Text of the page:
Parzival Plumbing Profile
SoCal company's quest for community connections
Name your plumbing business after a knight in King Arthur’s Round Table and it can start a conversation. People ask questions and get answers. And then there are more questions. That’s what Thomas Pangrazio, the owner of Parzival Plumbing in Costa Mesa, Calif., had in mind.
Pangrazio explains Parzival was a knight on a quest for answers, so it seemed a perfect fit for his mission as a business owner. The small company is completing its fifth year in business, growing slowly at a sustainable pace, and that’s according to plan.
The contractor was no stranger to the trades when he got into plumbing 15 years ago. He grew up on a farm in upstate New York, in the Rochester area. His father was the oldest of eight brothers.
“One of my uncles ran the farm, so I grew driving a tractor,” he says. “One uncle was a painting contractor, another was contractor. One of our chores was to paint the house one summer, roof the house another.”
Despite that grounding in working with his hands, Pangrazio took another route, studying philosophy and religion for three years in New York and then Spain, where he continued his education, aiming to become fluent in several languages. His goal was a job in public service or teaching on the college level. Marriage and children prompted a career in sales, which he pursued until he determined working in the trades was a good avenue to doing some good in his community.
Pangrazio worked at Saddleback Plumbing, another Southern California plumbing firm, for several years before launching his own company. He attended trade school for two years and tested for his journeyman’s card eight years ago. While at Saddleback he also took GreenPlumber training at his own expense and took on a variety of challenges to hone his skills.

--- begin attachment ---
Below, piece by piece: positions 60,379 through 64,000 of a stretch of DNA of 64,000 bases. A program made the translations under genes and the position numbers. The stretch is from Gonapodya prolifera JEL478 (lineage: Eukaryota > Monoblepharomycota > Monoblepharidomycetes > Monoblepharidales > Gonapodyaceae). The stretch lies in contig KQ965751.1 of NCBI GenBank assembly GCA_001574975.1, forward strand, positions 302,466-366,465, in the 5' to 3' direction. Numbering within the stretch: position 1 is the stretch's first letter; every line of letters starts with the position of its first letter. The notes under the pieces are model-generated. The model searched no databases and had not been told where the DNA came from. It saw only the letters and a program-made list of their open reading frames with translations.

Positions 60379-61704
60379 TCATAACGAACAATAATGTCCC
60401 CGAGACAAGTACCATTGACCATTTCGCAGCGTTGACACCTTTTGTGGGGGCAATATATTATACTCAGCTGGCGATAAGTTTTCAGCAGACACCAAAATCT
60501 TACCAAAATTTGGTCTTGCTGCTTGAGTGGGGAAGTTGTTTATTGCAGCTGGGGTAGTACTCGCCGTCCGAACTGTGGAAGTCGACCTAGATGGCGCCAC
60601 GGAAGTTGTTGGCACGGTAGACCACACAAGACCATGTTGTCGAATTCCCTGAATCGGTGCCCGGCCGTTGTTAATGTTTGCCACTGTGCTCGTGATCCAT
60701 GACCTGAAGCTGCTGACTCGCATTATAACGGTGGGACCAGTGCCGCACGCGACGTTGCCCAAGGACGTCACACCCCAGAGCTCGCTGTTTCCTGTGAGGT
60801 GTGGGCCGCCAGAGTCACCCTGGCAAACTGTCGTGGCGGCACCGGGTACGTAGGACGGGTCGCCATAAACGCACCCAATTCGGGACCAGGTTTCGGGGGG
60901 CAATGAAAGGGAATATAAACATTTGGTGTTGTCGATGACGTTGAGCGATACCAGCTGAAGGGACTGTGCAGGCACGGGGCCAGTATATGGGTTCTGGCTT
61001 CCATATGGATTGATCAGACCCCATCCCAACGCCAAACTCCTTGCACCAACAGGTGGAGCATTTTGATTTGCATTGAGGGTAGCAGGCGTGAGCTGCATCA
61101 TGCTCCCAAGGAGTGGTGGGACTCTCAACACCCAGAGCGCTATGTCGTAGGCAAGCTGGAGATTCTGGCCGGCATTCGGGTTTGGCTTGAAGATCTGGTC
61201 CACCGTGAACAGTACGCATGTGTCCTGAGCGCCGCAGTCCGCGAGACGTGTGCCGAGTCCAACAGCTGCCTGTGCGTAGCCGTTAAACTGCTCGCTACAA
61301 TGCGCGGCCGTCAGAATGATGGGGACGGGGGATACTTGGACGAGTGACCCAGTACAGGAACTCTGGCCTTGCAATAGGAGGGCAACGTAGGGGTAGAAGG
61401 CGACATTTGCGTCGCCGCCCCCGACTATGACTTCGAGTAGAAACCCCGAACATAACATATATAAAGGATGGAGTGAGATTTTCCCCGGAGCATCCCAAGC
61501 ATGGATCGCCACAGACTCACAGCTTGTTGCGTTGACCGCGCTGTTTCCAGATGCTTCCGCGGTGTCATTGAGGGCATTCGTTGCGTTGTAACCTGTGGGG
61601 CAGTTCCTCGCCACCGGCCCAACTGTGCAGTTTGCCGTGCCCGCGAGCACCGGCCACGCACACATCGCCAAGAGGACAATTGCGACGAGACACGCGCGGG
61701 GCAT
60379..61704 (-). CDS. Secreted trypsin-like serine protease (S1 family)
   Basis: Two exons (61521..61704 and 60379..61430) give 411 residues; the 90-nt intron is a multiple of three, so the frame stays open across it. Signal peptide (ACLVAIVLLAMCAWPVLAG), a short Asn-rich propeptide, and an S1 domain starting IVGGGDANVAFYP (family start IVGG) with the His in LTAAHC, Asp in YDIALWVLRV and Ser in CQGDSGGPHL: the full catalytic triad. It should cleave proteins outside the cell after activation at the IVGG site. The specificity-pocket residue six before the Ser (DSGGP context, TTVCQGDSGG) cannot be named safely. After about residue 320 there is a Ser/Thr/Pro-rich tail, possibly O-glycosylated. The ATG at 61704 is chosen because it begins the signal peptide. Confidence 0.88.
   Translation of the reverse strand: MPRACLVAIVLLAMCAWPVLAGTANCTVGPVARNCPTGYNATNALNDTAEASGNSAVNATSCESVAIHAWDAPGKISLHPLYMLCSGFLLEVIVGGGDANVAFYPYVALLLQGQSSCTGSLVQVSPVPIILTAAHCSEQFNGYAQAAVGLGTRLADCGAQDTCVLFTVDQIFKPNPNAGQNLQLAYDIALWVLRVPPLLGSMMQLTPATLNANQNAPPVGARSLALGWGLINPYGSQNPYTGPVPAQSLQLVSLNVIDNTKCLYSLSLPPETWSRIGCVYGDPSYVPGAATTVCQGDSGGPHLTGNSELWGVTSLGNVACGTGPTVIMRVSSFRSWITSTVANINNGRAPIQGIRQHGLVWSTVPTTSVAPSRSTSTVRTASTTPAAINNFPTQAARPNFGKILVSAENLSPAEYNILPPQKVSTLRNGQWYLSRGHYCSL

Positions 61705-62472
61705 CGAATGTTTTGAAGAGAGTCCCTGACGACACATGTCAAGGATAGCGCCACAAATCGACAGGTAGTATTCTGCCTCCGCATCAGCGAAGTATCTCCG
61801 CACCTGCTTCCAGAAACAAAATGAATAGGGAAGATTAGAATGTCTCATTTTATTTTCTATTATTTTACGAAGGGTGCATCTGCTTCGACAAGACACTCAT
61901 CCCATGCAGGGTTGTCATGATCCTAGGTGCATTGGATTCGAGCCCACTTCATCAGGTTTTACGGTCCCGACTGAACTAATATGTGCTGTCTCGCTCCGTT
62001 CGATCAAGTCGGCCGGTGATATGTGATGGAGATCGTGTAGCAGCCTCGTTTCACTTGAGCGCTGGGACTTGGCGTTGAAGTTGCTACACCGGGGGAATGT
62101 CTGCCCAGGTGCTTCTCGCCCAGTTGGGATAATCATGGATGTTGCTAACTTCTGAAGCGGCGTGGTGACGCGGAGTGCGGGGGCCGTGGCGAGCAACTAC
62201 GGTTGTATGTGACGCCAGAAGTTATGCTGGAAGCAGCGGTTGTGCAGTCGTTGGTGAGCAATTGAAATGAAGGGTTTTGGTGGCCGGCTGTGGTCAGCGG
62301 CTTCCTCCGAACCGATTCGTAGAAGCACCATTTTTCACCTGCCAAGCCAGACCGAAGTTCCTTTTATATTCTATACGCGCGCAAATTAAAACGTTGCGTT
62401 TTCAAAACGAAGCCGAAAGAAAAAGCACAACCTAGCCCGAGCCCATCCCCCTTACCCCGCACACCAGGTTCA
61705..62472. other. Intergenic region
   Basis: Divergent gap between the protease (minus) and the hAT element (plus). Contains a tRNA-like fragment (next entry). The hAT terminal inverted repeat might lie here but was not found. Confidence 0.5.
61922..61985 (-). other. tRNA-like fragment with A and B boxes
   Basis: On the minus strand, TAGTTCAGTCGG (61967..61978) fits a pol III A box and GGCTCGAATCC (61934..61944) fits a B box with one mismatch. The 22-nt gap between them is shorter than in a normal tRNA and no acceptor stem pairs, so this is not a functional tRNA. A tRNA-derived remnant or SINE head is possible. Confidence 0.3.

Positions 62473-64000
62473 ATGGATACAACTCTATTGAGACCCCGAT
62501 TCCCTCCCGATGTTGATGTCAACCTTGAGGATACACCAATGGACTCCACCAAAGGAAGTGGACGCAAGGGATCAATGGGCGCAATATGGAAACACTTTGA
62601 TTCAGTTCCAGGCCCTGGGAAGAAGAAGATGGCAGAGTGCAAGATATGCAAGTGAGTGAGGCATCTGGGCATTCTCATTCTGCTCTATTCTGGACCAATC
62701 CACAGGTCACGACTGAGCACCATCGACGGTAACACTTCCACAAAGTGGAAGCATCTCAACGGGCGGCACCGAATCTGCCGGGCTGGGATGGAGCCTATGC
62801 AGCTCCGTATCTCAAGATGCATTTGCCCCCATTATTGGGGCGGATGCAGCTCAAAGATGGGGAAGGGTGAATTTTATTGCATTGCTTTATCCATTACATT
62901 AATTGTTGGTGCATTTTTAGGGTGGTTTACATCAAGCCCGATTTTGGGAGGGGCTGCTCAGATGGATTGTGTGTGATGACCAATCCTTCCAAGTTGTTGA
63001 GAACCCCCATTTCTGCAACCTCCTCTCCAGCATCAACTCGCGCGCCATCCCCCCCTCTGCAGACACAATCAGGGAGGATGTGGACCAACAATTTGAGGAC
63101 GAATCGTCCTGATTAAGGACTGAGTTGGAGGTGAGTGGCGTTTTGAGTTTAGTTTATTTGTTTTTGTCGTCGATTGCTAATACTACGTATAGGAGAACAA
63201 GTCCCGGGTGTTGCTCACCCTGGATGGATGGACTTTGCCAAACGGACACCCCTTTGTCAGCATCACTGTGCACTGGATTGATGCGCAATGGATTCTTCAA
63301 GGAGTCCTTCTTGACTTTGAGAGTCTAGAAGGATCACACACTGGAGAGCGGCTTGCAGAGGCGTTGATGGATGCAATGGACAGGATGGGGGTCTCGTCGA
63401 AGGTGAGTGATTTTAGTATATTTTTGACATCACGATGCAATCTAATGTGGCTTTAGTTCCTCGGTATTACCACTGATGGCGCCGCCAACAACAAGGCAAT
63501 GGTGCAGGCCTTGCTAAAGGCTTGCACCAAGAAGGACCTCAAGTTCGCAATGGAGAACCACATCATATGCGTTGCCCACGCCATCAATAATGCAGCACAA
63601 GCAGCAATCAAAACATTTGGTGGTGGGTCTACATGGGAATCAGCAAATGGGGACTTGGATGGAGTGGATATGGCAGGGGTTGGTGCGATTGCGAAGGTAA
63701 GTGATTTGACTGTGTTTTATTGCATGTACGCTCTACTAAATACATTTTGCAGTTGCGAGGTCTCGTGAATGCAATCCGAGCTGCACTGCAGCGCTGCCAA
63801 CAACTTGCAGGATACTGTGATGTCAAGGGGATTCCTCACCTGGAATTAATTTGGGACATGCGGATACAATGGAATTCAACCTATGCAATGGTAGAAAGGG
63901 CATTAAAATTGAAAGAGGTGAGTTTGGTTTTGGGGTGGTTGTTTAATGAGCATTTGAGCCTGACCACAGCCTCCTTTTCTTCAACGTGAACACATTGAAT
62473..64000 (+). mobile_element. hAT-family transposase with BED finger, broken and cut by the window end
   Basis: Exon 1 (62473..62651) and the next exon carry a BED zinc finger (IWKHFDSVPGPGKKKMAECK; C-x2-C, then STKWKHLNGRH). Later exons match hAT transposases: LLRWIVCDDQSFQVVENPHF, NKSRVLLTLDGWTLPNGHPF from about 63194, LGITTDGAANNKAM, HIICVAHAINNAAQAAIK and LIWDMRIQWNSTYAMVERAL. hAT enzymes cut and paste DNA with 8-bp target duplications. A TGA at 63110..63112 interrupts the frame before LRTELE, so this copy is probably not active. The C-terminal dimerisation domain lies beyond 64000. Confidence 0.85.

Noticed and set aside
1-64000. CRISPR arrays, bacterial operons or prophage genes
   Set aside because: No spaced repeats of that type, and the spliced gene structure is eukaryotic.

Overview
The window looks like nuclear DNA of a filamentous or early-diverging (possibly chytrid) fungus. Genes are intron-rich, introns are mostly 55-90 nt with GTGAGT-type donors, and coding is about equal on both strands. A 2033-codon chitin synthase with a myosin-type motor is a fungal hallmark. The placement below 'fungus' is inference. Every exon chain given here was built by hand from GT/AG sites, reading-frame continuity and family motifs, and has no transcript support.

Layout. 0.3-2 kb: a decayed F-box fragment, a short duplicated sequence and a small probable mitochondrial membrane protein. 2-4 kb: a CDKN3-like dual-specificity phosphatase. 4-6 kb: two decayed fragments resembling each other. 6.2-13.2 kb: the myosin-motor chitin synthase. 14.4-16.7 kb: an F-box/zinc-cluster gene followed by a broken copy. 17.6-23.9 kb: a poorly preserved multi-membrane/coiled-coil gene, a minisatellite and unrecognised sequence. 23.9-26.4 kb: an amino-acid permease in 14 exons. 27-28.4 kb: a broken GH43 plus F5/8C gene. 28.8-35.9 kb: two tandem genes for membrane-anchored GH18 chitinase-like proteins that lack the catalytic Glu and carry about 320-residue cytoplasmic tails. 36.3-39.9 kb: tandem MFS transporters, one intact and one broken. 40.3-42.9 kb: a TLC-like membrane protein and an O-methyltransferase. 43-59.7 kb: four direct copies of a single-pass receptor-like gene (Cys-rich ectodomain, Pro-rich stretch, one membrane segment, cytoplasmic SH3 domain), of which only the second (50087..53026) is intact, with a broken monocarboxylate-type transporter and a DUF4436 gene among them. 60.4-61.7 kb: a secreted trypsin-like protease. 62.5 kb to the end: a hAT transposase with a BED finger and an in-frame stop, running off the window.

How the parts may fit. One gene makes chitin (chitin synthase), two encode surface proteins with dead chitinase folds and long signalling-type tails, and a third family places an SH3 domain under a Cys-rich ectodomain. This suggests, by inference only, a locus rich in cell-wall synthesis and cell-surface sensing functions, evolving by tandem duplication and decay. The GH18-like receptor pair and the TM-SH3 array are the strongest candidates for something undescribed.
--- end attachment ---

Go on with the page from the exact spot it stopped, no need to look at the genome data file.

“From day one I was taking notes on all aspects of the operation, knowing that I’d have my own company one day. I put in extra hours to learn the business. I knew that I had to be proficient in all areas of plumbing to be able to build a business and to be able to connect with my technicians,” Pangrazio says. “The best way to be able to connect with my technicians was to do well when I was a technician.”
Parzival currently employs three techs and two apprentices. Chris Monsour is lead tech and field supervisor. Alison Tawney is operations manager.
Recruiting a team of employees willing to commit to the company’s mission statement is critical, Pangrazio says: “You have to address a completely different work force in a different way. What do they want from the job? What do they want to achieve? What are their goals beyond making a paycheck? We want people who want to make a difference in the community, who want to learn and grow with this company. Our people are the difference.”
He wants to inspire his employees not only “to be good at their jobs but to be good people, have ethical standards in how they deal with their customers as members of a community,” not just customers on a regulars list.
The service and repair company’s menu runs the gamut from leak detection and re-piping to water heater installation and water treatment options. Work varies by service area and the contractor uses every job as a teaching/learning experience.